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Kickstarter introduces ‘late pledges’ for finished projects

Up until now, you had to go to the creator’s page to buy the goods after the Kickstarter effort was over. Today, Kickstarter announced that (finally!) preordering will be a part of its main site after the campaign is over. The website promises that all artists will have access to the “late pledges” tool in the near future. Observers of the business will likely dismiss it with a “welcome to the club,” given that Indiegogo launched a similar service named InDemand nearly a decade ago.

Despite being late to the party, Kickstarter has been a leader in crowdfunding since its founding in 2009. Accepting late donations is a great way to support talented individuals. The feature not only provides backers who missed the first campaign with new ways to contribute, but it also makes it easier for people to contribute after the campaign is over. It’s a win-win situation for everyone, including Kickstarter, which had to deal with off-site post-campaign presales up until now, so it couldn’t take its usual 5% platform fee. Of course, it will also work for donations that are late.

It’s pretty clear, though. 

How does it do its job?
When people are creating a campaign, they can turn on late pledges from their screen. This allows the celebration to continue even after a project has successfully secured funding. Like during the campaign phase, this adds a part to their project page called “Late Pledges,” where new backers can choose prizes and give their support whenever it’s most convenient for them. A representative for Kickstarter told us that Late Pledges works well with the Kickstarter site and makes the whole process easy and quick for everyone.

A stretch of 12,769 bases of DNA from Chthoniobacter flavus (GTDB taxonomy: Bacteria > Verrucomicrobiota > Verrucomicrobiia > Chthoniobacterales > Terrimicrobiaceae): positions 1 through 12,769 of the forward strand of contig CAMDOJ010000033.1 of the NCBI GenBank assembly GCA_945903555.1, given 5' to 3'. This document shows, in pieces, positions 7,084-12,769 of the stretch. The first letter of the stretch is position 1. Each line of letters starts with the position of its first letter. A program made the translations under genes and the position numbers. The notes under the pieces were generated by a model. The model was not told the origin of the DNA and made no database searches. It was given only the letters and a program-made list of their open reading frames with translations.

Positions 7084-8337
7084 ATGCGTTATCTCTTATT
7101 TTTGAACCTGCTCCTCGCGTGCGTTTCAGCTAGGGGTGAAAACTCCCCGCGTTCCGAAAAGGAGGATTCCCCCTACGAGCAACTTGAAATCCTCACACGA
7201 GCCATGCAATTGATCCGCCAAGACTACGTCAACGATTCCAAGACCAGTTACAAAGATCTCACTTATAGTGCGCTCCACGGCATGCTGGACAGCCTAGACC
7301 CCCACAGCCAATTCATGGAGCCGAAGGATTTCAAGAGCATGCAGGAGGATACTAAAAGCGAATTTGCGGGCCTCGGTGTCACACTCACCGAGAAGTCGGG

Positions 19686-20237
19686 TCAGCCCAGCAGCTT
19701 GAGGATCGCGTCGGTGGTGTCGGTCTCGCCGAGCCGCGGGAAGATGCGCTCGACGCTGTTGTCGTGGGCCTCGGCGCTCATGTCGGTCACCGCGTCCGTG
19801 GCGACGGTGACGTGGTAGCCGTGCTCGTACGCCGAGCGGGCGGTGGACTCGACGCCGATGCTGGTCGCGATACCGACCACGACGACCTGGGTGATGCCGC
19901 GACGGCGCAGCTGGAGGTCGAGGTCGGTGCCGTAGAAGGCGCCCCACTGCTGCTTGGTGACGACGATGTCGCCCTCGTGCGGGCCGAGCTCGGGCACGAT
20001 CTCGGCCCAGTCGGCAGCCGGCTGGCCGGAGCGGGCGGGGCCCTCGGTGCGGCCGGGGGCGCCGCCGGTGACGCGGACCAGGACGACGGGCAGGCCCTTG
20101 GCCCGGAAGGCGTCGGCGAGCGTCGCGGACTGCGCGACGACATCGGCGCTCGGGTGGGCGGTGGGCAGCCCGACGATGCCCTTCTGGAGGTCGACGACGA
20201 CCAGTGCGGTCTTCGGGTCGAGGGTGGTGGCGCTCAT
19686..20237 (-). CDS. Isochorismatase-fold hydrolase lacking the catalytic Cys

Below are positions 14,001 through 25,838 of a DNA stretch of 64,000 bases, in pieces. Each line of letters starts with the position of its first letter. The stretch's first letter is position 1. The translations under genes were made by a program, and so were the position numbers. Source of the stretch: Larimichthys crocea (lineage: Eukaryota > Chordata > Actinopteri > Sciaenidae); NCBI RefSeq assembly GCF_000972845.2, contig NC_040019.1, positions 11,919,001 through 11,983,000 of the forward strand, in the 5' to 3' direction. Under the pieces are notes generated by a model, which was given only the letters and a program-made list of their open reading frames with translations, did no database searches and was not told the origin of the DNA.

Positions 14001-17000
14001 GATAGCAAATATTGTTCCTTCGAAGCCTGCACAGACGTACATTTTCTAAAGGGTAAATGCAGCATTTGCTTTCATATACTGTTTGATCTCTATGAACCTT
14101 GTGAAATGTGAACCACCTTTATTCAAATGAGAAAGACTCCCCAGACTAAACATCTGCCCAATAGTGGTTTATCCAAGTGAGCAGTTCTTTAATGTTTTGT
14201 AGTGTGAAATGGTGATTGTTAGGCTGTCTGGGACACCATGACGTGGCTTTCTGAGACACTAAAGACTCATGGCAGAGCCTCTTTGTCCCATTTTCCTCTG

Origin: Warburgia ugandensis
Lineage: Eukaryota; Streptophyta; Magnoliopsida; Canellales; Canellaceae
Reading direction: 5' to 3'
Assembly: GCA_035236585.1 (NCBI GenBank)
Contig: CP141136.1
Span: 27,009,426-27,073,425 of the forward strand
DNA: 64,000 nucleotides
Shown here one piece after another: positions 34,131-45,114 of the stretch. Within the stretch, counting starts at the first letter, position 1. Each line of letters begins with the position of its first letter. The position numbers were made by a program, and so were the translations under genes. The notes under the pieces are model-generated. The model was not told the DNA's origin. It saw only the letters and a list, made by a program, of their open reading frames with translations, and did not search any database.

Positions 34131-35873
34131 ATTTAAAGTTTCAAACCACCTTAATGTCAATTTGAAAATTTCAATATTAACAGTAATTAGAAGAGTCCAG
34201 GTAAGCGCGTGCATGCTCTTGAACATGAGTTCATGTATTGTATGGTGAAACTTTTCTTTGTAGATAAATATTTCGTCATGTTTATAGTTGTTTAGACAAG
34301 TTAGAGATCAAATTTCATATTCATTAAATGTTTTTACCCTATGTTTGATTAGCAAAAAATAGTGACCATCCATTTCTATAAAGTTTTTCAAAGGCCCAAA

It makes a lot of sense for owners to receive late donations. A product’s Kickstarter page will often have a lot of Google power and appear at the top of search results. The next step is obviously to get people to spend money. Because of this, late donations are a great way to build on the energy of efforts that have already been successful. People who want to support the project but find out about it later can still do so and get the benefits they want without having to wait for a separate purchase effort. Creators can also offer special prizes or benefits that are only available for a short time to get more support and keep people interested in and aware of their projects.

However, it’s not all sunshine and unicorns. Sometimes it’s unbelievably hard to deliver on crowdfunding campaigns, and there’s often a time after the campaign when things start to really go downhill in terms of manufacturing and design. Keeping preorders open at that point could be risky because you would have to deal with more backers, complete prizes, and maybe even lose the sense of urgency that drives many crowdfunding campaigns at the start. Also, makers may need to think carefully about when and how long the late offers will last so that the effect of their initial campaign isn’t lost.

Even though there may be some problems, the late donation feature has a lot of benefits for Kickstarter producers. Backers get more freedom and the chance to help with projects they might not have been able to before. Additionally, it’s easy to imagine a scenario where this feature could help make crowdfunding more stable by letting projects get ongoing support.

It will be interesting to see where Kickstarter takes this feature in the future. It’s easy to see the platform adding improvements, like timed payment windows, or integrating it with other features to make projects more visible and help them succeed. Changes to this feature could lead to bigger changes in Kickstarter’s approach, putting more emphasis on long-term connections between artists and backers and giving creators more tools to help them.

If you want to see what it looks like, the Master of Realms effort that just ended on Kickstarter now has the feature turned on.

Juliet P.
Author: Juliet P.

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